Graphic Intervention: 25 Years of AIDS Awareness Posters

graphic-intervention-AIDS-posters

SILENCE=DEATH IS ARGUABLY THE MOST WELL-KNOWN of AIDS awareness and advocacy posters. The striking colors, stark design, and Gill Sans font combined to create one of the most memorable images ever used for AIDs activism. ACT UP’s design is just one of the posters included in the new exhibition, Graphic Intervention: 25 Years of AIDS Awareness Posters, 1985-2010 at the Massachusetts College of Art and Design.

Along with other works donated to MCAD, the exhibit draws upon Jim Lapides’ (owner of the International Poster Gallery) archive of international AIDS Awareness posters. Besides Lapides’s professional credentials, the subject matter is personal: his sister’s best friend died in 1991 after a six-year battle with the disease. In his introductory essay for the exhibit, Lapides calls the posters “a graphic quilt of a different kind,” a way of remembering those who have died.

What is remarkable about the posters is their shared universality, and how well they communicate with people across all different geographies and beliefs.

There are posters here in French, Spanish, Vietnamese—posters that use photography or cartoons, and posters with blocks of text. Some artists choose to convey their message through image only. Every case is provocative and a call to action.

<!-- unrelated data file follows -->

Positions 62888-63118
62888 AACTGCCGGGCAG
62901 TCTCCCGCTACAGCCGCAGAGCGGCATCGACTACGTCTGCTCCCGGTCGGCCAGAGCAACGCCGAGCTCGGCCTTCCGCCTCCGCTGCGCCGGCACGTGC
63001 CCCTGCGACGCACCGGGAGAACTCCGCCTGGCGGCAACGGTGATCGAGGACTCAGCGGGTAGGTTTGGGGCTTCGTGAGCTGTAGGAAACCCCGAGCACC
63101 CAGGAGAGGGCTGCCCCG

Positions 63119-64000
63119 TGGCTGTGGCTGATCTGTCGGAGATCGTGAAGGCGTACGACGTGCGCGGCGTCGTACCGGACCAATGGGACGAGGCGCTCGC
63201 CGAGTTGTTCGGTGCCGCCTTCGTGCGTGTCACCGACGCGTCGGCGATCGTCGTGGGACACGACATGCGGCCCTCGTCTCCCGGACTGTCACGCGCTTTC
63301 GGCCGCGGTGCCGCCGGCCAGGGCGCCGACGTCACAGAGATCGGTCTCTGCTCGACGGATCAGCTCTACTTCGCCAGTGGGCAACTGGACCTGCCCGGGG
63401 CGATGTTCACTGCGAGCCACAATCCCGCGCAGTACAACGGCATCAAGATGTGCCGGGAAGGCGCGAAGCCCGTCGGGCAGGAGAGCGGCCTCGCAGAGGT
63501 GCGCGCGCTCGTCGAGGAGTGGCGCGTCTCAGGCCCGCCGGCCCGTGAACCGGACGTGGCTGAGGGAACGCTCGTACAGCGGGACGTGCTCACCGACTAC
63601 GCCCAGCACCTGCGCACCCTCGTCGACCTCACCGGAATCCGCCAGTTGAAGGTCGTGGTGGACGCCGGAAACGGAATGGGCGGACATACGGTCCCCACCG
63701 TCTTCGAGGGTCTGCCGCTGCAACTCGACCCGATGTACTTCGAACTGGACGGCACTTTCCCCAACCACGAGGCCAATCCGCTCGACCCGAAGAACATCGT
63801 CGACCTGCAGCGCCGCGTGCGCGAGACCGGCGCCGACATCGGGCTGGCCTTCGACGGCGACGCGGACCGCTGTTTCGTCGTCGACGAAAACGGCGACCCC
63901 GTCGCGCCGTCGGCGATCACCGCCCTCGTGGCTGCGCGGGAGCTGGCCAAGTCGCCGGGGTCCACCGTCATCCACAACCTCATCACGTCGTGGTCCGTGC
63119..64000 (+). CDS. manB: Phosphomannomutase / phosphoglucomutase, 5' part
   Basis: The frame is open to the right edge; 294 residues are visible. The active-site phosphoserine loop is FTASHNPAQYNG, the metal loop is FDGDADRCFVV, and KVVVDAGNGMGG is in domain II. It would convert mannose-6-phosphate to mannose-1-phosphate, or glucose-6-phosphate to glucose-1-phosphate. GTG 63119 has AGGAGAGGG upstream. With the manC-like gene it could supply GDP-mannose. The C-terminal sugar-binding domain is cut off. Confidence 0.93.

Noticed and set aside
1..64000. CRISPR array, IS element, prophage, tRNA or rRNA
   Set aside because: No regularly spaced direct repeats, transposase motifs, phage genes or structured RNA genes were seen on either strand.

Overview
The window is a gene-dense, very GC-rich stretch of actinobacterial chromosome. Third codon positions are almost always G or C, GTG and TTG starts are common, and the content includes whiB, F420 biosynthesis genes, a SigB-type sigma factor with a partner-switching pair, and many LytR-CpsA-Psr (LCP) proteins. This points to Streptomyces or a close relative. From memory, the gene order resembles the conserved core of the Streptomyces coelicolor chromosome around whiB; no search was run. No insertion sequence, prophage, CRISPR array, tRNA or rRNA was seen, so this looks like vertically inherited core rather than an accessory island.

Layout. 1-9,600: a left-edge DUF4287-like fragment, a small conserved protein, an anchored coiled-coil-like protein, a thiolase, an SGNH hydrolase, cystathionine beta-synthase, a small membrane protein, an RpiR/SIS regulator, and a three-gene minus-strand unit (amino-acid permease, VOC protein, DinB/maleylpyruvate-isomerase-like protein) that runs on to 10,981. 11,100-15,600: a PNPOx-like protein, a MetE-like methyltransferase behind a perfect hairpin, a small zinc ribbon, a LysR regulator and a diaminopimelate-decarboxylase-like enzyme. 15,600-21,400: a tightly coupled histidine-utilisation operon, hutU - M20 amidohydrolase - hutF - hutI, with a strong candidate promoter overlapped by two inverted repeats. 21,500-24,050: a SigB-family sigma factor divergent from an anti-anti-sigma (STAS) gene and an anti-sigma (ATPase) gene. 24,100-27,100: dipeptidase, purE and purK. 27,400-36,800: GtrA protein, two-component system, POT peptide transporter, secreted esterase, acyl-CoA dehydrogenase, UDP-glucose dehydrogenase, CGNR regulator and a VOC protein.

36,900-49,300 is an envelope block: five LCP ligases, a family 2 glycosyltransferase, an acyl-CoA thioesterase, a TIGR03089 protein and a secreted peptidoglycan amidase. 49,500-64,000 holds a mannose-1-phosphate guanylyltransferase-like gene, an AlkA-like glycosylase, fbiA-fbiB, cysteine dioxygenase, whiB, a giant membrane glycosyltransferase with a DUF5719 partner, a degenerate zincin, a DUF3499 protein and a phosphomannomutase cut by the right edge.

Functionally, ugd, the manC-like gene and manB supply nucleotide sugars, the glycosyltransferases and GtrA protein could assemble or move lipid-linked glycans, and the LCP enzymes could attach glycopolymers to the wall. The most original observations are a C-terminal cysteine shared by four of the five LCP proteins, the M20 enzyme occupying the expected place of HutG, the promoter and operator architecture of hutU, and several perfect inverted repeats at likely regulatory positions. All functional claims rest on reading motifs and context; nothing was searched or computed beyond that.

You can view 153 of the posters included in the exhibition at MCAD’s interactive site.

Graphic Intervention: 25 Years of AIDS Awareness Posters 1985-2010 runs at the Massachusetts College of Art and Design from September 13 to December 4, 2010.

3 thoughts on “Graphic Intervention: 25 Years of AIDS Awareness Posters

  1. Thanks for posting these. It’s too bad nobody seems to care about this cause anymore. Even the cartoon South Park has poked fun at the lack of support the awareness campaign has gotten lately.

    • Hi Rebecca,

      True, it seems the world has “moved on,” even though this epidemic is still a concern–for instance, over 1 million cases in the U.S. alone (an increase). And globally of course HIV/AIDS cases are an enormous health concern.

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